Anyone who’s seen Harvey Milk live will know that bassist Stephen Tanner seems like the happiest man on Earth. Even through the sometimes overwhelming darkness of their music, he remains a radiant transmitter of bonhomie and good vibes. It’s therefore painful to hear that this an illusion. Recorded in the wake of personal tragedy, Things Haven’t Gone Well is a reflective and harrowing autobiography in instrumental form, the titles a timeline of his life from difficult birth to adult depression. These 12 tracks were originally ideas for a new Harvey Milk album, and it shows. It’s the sludgiest, dirgiest moments of Courtesy and Goodwill or My Love…, minus Creston Spiers’ ursine howl, plus an ocean of despair. However, in true perverse Harvey Milk fashion, there’s potent beauty in there too – as much as ‘It’s Not Going to Get Better’ could crush tanks, it’s soulful, yearning and painfully human too. On the face of it, Music Blues seems like a poor name for a project – so vague and bland as to be meaningless. Yet in context, it makes perfect sense. This is not blues as genre, but as simple, honest, direct statement. A stunning piece of work, as viscerally invincible as it is emotionally vulnerable.
2. Richard Dawson – Nothing Important
Reviewed on The Quietus: http://thequietus.com/articles/16757-richard-dawson-nothing-important-review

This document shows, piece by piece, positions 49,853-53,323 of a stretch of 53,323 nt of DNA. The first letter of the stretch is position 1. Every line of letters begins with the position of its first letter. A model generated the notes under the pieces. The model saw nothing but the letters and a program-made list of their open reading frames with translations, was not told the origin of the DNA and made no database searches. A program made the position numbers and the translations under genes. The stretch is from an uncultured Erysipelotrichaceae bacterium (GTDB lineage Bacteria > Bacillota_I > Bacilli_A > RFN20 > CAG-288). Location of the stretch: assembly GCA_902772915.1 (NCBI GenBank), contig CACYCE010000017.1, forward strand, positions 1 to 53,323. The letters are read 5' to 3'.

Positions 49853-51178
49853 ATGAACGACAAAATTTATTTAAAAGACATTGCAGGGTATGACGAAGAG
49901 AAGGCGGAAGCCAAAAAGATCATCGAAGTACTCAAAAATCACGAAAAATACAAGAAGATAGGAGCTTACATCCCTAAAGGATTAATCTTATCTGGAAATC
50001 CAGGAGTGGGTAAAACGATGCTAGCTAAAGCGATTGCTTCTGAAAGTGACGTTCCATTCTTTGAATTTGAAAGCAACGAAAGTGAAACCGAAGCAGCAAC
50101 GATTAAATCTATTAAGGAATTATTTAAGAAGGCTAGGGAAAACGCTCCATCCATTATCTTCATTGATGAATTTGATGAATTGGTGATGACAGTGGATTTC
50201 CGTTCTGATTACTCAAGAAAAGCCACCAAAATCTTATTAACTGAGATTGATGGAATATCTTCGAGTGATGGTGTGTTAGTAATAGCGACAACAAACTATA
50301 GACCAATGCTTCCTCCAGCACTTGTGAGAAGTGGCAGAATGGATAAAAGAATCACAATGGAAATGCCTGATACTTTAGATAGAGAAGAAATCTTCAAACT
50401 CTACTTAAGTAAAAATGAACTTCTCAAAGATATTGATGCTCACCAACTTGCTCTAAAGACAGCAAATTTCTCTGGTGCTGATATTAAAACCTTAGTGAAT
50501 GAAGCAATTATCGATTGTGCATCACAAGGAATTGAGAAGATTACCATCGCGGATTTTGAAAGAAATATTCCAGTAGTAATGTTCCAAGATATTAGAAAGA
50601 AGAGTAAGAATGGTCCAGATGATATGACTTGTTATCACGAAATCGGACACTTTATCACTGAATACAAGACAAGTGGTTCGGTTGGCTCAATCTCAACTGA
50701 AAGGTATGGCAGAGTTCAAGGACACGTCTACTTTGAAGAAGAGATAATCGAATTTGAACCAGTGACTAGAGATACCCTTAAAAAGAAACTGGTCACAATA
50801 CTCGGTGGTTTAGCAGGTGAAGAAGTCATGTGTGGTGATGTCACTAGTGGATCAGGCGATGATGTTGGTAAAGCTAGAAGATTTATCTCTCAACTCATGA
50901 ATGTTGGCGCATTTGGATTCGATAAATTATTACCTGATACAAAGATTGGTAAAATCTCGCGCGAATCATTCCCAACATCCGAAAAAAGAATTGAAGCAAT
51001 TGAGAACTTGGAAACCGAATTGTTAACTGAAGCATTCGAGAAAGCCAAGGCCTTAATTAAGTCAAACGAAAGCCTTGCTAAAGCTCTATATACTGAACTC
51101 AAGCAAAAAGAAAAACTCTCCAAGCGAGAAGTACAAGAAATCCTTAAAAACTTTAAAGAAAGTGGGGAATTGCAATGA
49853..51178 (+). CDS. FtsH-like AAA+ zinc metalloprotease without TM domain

1. Babymetal – Babymetal
They’ve been unavoidable in 2014, for good reasons or ill, drawing equal amounts of adoration and ire, but I for one bloody love Babymetal. Their debut has been, by some margin, my most-played album of 2014.
Like most people, I first encountered them via ‘Gimme Choko!’. Given my fondness for brutal metal, cheesy pop and many aspects of Japanese culture, they seemed to be tailor-made for me. However, had the fairly silly ‘Gimme Choko’ been entirely representative of Babymetal, that might have been the end of my affinity. Luckily, there’s a lot more to them than singing about chocolate. They transcend novelty and gimmickry. Their debut album is a whirlwind exploration of myriad metal styles, from death, thrash and punk to power and prog, djent, industrial and nu-. And it’s all done with remarkable conviction and intensity (as you’d expect, given that the backing band/songwriting team includes Takeshi Ueda of Mad Capsule Markets).
The juxtaposition of actually really-bloody-good and super-heavy metal tracks with ultra-sweet and poppy female vocals is supremely exciting. I generally prefer female voices over male, and the uber-macho vocals on ‘proper’ metal can be a bit wearing. So this is made for me. It has an element of extreme tonal contrast that’s really compelling and addictive – it’s the salted caramel of music. Aside from one track that’s a little too close for comfort to Limp Bizkit, the entire album is really solid. It’s surprisingly diverse too, each track with its own distinct identity. Highlights abound, but here are the top three: ‘Megitsune’, which combines more traditional Japanese music with face-booting riffs, and even includes a heavy breakdown based on the old tune ‘Sakura’ (also referenced by Martin Denny and Bon Jovi, as it happens); the arty, obtuse ‘Akumu No Rinbukyoku’, which sounds like the hybrid of Bjork and Meshuggah that has previously only existed in my dreams; and ‘Akatsuki’, an unbelievably sweet and gorgeous ballad offset by full-force metal assault. When Su-Metal sings that sublime chorus backed by all the heavy metal thunder you could ask for… goosebumps the size of golf balls. Pure bloody pop/metal genius.